Chuck and Nancy Playing Partisan Games at the Expense of America

Partisan Politics: President Donald Trump, flanked by empty seats for Senate Minority Leader Sen. Chuck Schumer of N.Y., left, and House Minority Leader Nancy Pelosi of Calif., right, speaks in the Roosevelt Room of the White House in Washington, Tuesday, Nov. 28, 2017, during a meeting with Republican congressional leaders. Image Source: AP Photo/Susan Walsh
Partisan Politics: President Donald Trump, flanked by empty seats for Senate Minority Leader Sen. Chuck Schumer of N.Y., left, and House Minority Leader Nancy Pelosi of Calif., right, speaks in the Roosevelt Room of the White House in Washington, Tuesday, Nov. 28, 2017, during a meeting with Republican congressional leaders. Image Source: AP Photo/Susan Walsh

President Trump called out Chuck Schumer and Nancy Pelosi for partisan obstructionism by skipping a high-profile meeting on the budget yesterday. Instead of rearranging the seating, the President decided he could best make his point by “empty-chairing” the Democrat leaders and leaving their name placards in place.

The meeting was set to be between the President and the top party leaders to discuss how best to solve the budget deadline and avoid a government shutdown, yet Pelosi and Schumer made the choice to show their disdain by not attending.

Ostensibly, the move by the Democrat leaders was in response to a Tweet released by the President in which he stated that:

“Meeting with ‘Chuck and Nancy’ today about keeping government open and working. Problem is they want illegal immigrants flooding into our Country unchecked, are weak on Crime and want to substantially RAISE Taxes. I don’t see a deal!”

This highlights the fact that the Democrats have a set agenda within which they are willing to work; most notably is their call for some kind of amnesty for DACA recipients. “Chuck and Nancy” responded with their own statement suggesting that there would be no point in attendance if the President was not willing to make a deal on issues they “hold dear”:

“Given that the President doesn’t see a deal between Democrats the White House, we believe the best path forward is to continue negotiating with our Republican counterparts in Congress instead.”

The sad fact is that they have been unwilling to even work with their Republican counterparts in Congress. They have become merely protestors instead of legislators and lawmakers. A protest rally was planned to take place at the same time as the bipartisan meeting, organized though Pelosi and Schumer, yet the pair failed to turn up for that event, too.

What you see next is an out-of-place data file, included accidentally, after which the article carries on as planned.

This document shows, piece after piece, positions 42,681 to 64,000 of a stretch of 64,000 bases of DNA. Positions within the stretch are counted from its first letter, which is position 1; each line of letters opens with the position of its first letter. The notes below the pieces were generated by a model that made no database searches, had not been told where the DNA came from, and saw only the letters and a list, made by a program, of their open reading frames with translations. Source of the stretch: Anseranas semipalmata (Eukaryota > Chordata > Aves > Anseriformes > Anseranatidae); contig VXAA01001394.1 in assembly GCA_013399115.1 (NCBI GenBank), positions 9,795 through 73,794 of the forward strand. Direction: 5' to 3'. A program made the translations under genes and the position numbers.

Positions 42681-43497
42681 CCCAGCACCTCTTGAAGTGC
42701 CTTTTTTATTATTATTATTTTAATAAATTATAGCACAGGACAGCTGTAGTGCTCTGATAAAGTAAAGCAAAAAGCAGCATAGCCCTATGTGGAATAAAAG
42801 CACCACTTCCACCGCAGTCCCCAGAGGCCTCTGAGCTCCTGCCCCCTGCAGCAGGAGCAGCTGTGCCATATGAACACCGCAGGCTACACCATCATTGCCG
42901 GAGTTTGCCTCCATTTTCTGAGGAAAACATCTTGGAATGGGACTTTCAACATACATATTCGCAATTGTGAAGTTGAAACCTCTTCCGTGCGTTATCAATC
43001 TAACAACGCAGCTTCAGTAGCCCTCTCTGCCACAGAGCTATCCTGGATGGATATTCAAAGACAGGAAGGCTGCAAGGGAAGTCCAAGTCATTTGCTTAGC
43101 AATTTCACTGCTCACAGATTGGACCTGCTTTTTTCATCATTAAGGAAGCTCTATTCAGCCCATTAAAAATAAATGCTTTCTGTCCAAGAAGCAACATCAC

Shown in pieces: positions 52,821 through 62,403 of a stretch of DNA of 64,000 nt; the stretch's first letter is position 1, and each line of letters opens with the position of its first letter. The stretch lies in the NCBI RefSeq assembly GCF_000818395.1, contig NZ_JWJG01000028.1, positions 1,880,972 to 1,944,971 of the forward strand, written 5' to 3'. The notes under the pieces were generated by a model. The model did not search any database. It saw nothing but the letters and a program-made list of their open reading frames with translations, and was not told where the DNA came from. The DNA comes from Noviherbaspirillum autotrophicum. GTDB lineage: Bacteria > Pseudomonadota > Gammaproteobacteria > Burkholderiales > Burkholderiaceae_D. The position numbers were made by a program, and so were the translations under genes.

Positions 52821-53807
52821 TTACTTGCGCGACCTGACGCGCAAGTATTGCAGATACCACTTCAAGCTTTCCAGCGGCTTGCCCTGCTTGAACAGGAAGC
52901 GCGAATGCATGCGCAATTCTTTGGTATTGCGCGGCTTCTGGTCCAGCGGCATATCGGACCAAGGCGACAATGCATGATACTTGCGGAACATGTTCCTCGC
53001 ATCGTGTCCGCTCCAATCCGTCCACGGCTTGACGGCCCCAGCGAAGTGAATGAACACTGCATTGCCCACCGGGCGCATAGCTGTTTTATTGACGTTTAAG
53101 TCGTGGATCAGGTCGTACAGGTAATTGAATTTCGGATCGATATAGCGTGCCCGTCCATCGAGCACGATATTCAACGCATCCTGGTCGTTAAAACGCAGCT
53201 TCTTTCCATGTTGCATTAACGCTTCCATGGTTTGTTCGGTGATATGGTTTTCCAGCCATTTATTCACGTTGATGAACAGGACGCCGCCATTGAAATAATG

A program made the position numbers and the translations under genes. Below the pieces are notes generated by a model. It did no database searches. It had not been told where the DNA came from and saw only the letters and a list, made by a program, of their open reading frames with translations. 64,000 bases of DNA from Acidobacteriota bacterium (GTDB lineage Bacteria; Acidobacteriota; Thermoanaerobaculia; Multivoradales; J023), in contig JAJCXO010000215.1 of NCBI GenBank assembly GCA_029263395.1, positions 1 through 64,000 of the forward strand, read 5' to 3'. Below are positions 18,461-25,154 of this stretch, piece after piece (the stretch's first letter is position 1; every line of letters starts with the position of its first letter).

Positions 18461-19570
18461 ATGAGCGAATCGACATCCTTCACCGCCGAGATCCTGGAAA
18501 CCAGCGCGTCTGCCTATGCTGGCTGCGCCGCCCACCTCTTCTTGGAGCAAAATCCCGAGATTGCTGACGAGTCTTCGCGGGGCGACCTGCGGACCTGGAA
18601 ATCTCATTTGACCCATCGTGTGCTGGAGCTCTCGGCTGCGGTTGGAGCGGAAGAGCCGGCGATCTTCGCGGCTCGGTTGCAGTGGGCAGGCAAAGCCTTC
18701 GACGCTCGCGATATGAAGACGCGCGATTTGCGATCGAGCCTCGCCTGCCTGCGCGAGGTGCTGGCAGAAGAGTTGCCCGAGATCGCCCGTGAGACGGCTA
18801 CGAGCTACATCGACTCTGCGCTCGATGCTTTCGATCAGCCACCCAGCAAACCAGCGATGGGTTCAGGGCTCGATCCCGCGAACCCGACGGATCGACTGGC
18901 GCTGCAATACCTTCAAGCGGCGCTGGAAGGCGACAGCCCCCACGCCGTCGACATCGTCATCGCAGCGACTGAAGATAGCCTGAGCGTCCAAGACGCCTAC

After the President had used the empty chairing to humiliate the leaders, Pelosi began her own Twitter war with President Trump. She posted:

.@realDonaldTrump now knows that his verbal abuse will no longer be tolerated. His empty chair photo opp showed he’s more interested in stunts than in addressing the needs of the American people. Poor Ryan and McConnell relegated to props. Sad!”

Many commentators are pointing out the mild hypocrisy in this statement as Pelosi and Schumer’s absence was, in fact, them being more interested in “stunts” than “addressing the needs of the American people.”

The signals for this were already in play as Chuck Schumer had said on the Senate floor that “If the President, who already earlier this year said ‘Our country needs a good shutdown’ … isn’t interested in addressing the end-of-the-year agenda, we’ll work with those who are interested in funding the government,” suggesting that the President was not interested in a bi-partisan deal.

Mitch McConnell and Paul Ryan released a joint statement in response to the Democrat snub, saying:

“We have important work to do, and Democratic leaders have continually found new excuses not to meet with the administration to discuss these issues, if Democrats want to reach an agreement, they will be there.”

Voters are looking on and wondering why their elected representatives are engaged in petty games instead of putting forward the proposals that they campaigned on. Despite Republican control of the House, Senate and White House internal party differences have hindered legislative progress.

Democrats, seeing the Republican divisions, appear to be content to be the “Party of No.” Opting instead to “poke the bear” and exacerbate Republican divisions. Apparently Democrats are betting that by obstruction and division, Republican legislative failures bode well for Democrats in upcoming midterm elections.

Both parties have employed this obstructionist tactics in the past when in the minority. However, public opinion has drastically changed in relation to such partisan politics. This political game of chicken puts necessary legislation and government funding in serious jeopardy.

Mark A

Mark is a political writer and journalist who has worked on campaigns for Brexit.

About the Author

Mark A
Mark A
Mark is a political writer and journalist who has worked on campaigns for Brexit.

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